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I was just watching Return of the King and saw that one of the Dead was about to kill Aragorn with his sword & Aragorn was able to block the blow with his sword, Andúril (reforged from the shards of Narsil). I read the books a long time ago and don't quite remember how they described it. I was just wondering if the Dead would still answer to Aragorn if he did not have Andúril. Was Narsil (or a sword reforged from it) necessary to prove that you were Isildur's heir?

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The Dead follow Aragorn because of who he is, not the sword he carries.

In the books there's none of this "sword-fighting with the Dead" nonsense. Aragorn doesn't even get his sword out; it's enough for him to proclaim who he is and show his banner, and the Dead follow him without question.

To that Stone the Company came and halted in the dead of night. Then Elrohir gave to Aragorn a silver horn, and he blew upon it and it seemed to those that stood near that they heard a sound of answering horns, as if it was an echo in deep caves far away. No other sound they heard, and yet they were aware of a great host gathered all about the hill on which they stood; and a chill wind like the breath of ghosts came down from the mountains. But Aragorn dismounted, and standing by the Stone he cried in a great voice:

'Oathbreakers, why have ye come?'

And a voice was heard out of the night that answered him, as if from far away:

'To fulfil our oath and have peace.'

Then Aragorn said: 'The hour is come at last. Now I go to Pelargir upon Anduin, and ye shall come after me. And when all this land is clean of the servants of Sauron, I will hold the oath fulfilled, and ye shall have peace and depart for ever. For I am Elessar, Isildur's heir of Gondor.'

And with that he bade Halbarad unfurl the great standard which he had brought; and behold! it was black, and if there was any device upon it, it was hidden in the darkness. Then there was silence, and not a whisper nor a sigh was heard again all the long night. The Company camped beside the Stone, but they slept little, because of the dread of the Shadows that hedged them round.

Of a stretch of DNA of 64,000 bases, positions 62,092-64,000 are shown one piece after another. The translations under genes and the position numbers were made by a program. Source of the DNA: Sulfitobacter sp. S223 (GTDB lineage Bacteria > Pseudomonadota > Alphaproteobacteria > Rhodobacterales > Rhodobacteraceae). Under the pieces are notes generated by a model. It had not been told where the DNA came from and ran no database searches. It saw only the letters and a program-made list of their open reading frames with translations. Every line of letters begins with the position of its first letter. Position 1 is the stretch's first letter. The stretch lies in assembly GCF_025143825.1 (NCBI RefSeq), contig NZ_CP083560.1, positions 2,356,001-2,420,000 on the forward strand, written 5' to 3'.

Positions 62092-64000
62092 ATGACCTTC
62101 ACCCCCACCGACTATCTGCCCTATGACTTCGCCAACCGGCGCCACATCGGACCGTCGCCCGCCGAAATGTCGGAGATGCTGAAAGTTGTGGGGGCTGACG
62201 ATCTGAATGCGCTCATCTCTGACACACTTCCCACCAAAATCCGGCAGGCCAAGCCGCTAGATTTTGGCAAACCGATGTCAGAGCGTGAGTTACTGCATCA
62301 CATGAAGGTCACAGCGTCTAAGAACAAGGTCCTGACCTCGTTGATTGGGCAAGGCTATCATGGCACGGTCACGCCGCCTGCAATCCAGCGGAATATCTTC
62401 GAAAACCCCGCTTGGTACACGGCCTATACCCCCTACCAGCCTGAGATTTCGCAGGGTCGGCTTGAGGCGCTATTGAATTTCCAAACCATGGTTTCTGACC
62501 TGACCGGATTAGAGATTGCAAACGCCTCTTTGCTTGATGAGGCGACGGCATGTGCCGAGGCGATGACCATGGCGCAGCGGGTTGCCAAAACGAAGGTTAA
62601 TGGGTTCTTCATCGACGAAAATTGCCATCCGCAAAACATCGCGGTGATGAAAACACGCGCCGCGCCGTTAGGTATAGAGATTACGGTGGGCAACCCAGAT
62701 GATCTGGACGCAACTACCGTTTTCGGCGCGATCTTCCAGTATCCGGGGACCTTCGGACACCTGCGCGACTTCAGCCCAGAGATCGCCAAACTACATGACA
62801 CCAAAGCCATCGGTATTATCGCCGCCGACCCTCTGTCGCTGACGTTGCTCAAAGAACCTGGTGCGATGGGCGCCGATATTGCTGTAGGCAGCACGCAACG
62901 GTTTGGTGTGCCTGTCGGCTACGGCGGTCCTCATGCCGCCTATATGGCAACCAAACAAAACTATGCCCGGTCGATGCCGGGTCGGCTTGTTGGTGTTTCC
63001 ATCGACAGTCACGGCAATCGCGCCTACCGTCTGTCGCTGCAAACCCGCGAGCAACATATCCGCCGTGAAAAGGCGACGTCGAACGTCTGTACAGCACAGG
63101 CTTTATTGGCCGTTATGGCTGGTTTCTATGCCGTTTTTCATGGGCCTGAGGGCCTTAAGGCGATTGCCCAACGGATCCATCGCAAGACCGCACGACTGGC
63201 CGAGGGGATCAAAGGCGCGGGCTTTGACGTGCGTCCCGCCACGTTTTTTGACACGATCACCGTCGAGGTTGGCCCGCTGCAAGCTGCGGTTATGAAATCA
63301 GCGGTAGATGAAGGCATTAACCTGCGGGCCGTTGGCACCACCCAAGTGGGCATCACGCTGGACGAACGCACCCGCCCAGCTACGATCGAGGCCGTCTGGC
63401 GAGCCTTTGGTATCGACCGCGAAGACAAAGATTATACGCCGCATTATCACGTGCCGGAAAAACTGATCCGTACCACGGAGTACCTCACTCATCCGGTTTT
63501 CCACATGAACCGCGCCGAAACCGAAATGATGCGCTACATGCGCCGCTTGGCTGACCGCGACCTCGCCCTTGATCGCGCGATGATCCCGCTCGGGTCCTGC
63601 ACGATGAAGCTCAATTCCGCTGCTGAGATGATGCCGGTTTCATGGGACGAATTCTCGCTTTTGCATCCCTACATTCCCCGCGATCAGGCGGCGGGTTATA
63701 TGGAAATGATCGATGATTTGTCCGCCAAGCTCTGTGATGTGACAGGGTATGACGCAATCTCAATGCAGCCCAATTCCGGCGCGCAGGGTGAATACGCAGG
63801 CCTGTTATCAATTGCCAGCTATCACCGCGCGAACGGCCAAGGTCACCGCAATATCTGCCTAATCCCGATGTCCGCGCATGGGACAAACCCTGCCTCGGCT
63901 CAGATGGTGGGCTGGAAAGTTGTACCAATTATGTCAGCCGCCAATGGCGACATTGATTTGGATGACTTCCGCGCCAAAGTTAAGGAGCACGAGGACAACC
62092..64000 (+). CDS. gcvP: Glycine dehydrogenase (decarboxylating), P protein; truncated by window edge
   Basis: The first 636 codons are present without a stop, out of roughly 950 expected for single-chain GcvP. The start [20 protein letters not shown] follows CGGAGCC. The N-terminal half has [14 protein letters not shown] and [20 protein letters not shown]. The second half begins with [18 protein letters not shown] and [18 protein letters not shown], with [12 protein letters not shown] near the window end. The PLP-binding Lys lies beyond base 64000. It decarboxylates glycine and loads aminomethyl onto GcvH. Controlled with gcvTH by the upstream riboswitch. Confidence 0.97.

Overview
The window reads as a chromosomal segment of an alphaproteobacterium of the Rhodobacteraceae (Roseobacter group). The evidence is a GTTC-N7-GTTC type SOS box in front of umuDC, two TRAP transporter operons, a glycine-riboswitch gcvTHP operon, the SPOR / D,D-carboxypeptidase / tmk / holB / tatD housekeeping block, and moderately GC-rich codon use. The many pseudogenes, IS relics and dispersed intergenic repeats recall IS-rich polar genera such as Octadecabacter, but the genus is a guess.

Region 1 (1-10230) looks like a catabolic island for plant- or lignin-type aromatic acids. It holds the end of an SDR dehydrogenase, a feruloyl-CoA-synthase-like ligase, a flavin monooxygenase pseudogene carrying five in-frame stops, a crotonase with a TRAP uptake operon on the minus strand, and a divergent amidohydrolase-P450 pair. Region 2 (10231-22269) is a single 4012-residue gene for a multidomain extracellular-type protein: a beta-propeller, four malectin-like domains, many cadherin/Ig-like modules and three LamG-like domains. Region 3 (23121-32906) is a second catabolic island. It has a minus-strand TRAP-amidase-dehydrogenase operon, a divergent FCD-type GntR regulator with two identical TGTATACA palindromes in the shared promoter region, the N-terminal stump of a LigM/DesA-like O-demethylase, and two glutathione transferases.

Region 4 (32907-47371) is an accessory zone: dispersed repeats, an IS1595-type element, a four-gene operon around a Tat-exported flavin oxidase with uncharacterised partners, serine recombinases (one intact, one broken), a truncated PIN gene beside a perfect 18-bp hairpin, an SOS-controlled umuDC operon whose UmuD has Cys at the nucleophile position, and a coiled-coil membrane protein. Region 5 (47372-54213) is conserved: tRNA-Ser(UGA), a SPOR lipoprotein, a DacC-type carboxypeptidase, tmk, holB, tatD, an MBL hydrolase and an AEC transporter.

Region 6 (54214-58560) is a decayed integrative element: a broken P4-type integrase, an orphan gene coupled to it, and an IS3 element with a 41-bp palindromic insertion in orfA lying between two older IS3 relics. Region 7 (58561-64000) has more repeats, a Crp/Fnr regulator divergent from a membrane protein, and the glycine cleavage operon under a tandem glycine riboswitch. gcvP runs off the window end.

-- The Return of the King, Chapter 2: The Passing of the Grey Company (emphasis mine)

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    Ah, but in the book it was a magic banner. Supplementary question; "Would they have followed him without the banner?" – Valorum Apr 10 '16 at 15:32
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    @Richard Because of the swag value? Or so that the people of Gondor will recognise him when he gets there? – Bellerophon Apr 10 '16 at 15:54
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    @Richard "I went to Gondor and all I got was this stupid banner" – Matt Gutting Apr 10 '16 at 16:09
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    @Richard - I read it not so much as him needing the banner as him using the banner for emphasis. And/or (IIRC) it was the first time he did anything as Isildur's heir, so it was the appropriate time to finally reveal it. – Bobson Apr 10 '16 at 16:27
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    @JanusBahsJacquet It was the same banner that he had later, but it was a work in progress: He hadn't yet sewn on the stars, stones and tree. The silence that followed was because the ghosts were all so stunned by his proudly revealing an obviously unfinished banner that they couldn't think of any witty remarks to make about it, and then the silence dragged on too long, and the window for witty remarks closed, so they pretended it was on purpose. – user867 Apr 11 '16 at 3:25

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